It is clear in Cyprian’s paper that very young children participated in the Eucharist. They were allowed to the Lord’s Table and received both the bread and wine. Cyprian thought nothing of the fact that toddlers took part in Communion, and he surely expected no one else to see his statement on the matter as controversial.

Paedocommunion was clearly the common practise of the church during Cyprian’s life time. It was the Fourth Lateran Council (1215 AD) that officially denied young children access to the Lord’s Supper. It was the Fourth Lateran Council that insisted on a confession of faith, instead of baptism, before one could receive the Eucharist. It seems clear that from the time of Cyprian (and before) until this medieval church council, children in the Western Church, like those in the Eastern Church still do today, received both the bread and wine.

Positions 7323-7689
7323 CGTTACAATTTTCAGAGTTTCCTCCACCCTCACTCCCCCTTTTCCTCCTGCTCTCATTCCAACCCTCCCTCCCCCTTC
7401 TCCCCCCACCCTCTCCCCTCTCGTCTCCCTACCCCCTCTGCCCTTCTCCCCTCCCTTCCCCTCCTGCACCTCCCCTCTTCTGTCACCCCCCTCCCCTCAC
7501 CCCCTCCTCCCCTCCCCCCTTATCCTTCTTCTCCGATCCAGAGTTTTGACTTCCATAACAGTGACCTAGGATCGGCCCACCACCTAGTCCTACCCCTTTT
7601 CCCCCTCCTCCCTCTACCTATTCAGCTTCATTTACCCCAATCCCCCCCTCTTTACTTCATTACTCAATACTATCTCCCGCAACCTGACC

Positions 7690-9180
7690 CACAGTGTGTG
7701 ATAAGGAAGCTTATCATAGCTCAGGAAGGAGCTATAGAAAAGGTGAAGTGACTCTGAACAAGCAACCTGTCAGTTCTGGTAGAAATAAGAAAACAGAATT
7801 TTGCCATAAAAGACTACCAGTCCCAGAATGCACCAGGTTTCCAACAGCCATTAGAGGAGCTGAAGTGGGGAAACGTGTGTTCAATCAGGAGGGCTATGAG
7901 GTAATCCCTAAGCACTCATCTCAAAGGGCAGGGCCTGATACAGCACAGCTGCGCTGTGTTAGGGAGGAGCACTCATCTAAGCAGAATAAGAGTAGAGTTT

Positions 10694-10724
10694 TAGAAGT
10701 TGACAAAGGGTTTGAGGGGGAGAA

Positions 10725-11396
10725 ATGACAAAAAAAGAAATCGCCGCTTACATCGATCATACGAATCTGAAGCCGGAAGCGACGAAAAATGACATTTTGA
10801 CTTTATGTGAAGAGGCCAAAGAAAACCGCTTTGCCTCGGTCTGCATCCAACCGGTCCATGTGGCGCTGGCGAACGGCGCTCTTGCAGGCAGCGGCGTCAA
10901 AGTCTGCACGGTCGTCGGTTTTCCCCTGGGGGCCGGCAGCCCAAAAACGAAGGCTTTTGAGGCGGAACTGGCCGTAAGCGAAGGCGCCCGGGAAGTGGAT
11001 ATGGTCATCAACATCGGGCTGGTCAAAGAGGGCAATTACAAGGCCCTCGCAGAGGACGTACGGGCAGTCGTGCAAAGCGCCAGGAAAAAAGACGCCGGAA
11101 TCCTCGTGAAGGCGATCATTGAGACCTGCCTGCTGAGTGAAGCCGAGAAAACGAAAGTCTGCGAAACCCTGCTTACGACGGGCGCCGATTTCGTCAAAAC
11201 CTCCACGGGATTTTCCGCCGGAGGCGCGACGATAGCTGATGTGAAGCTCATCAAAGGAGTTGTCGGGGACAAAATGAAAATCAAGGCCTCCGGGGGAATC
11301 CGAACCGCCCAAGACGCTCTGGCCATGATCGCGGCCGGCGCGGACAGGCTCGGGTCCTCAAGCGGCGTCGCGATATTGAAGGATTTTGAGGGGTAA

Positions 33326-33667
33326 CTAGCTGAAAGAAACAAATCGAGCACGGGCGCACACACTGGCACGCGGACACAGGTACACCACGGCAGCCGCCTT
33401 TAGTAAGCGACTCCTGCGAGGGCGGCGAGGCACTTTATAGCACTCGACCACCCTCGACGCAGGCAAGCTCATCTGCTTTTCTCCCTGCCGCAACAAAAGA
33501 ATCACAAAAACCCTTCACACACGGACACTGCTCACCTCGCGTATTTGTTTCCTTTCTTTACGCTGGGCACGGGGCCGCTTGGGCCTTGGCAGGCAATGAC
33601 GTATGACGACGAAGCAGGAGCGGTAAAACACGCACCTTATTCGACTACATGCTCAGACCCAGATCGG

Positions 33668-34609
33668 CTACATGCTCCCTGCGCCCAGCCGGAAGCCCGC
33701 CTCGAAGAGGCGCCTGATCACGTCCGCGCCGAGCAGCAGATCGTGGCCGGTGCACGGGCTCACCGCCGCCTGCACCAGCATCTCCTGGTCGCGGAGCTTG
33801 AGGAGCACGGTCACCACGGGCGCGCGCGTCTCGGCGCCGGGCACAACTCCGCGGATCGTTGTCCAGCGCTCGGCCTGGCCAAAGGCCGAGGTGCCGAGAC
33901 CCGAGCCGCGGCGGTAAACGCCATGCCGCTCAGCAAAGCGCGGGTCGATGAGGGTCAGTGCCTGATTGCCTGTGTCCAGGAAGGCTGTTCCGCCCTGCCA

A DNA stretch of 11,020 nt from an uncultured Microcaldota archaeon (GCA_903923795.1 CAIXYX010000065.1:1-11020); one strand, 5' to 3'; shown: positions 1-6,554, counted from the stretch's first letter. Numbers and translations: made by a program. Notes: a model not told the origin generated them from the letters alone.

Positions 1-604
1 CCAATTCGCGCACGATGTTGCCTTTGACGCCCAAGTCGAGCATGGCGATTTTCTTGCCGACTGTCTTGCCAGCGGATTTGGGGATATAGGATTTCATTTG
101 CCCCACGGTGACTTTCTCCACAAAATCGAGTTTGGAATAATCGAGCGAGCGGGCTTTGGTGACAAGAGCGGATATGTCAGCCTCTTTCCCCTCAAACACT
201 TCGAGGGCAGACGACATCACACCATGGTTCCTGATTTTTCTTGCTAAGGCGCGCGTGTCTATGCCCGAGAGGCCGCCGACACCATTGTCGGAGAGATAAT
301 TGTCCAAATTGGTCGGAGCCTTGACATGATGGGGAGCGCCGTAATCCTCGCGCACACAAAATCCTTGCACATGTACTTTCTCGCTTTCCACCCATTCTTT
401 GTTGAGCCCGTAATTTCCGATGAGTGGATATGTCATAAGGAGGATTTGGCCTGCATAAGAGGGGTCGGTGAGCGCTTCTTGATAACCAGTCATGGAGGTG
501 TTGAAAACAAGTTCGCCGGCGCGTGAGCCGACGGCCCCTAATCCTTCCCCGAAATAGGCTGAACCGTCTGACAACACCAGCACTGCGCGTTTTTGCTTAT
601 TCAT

This makes me say hummm. You can read an interesting historical article on this matter here.

Coram Deo,

Tuesday, May 03, 2005

Hunting, Fishing and Worshipping God

Yesterday I was talking to a friend who has recently started to read the Bible. He’s in Exodus and has reached the point where Moses has gone up on the mountain of the Lord. The Israelites took that time to build an idol to worship god.

Aaron, Moses brother, created a golden calf for them to worship. I find it interesting that the golden calf was not created to represent a “false god.” The people were not inventing a new god or new religion. The True God, Yahweh, was the God who had brought them out of Egypt, and had freed them from slavery and this is the God they chose to represent by the golden calf.

When Aaron had created the idol for them to worship he told them “This is your god, O Israel, that brought you out of the land of Egypt!” The calf did not represent a new god or a false god, but the True God and because of this the Israelites were severely punished. Thousands of them died there at the foot of the Mountain of the Lord, because they attempted to worship the true God in a blasphemous manner.

I live in a part of the country where hunting and fishing are very popular. I can’t count the times I’ve heard hunters and fishermen say that they are better able to worship God sitting in a deer stand or while fishing at one of our numerous lakes, bayous or rivers.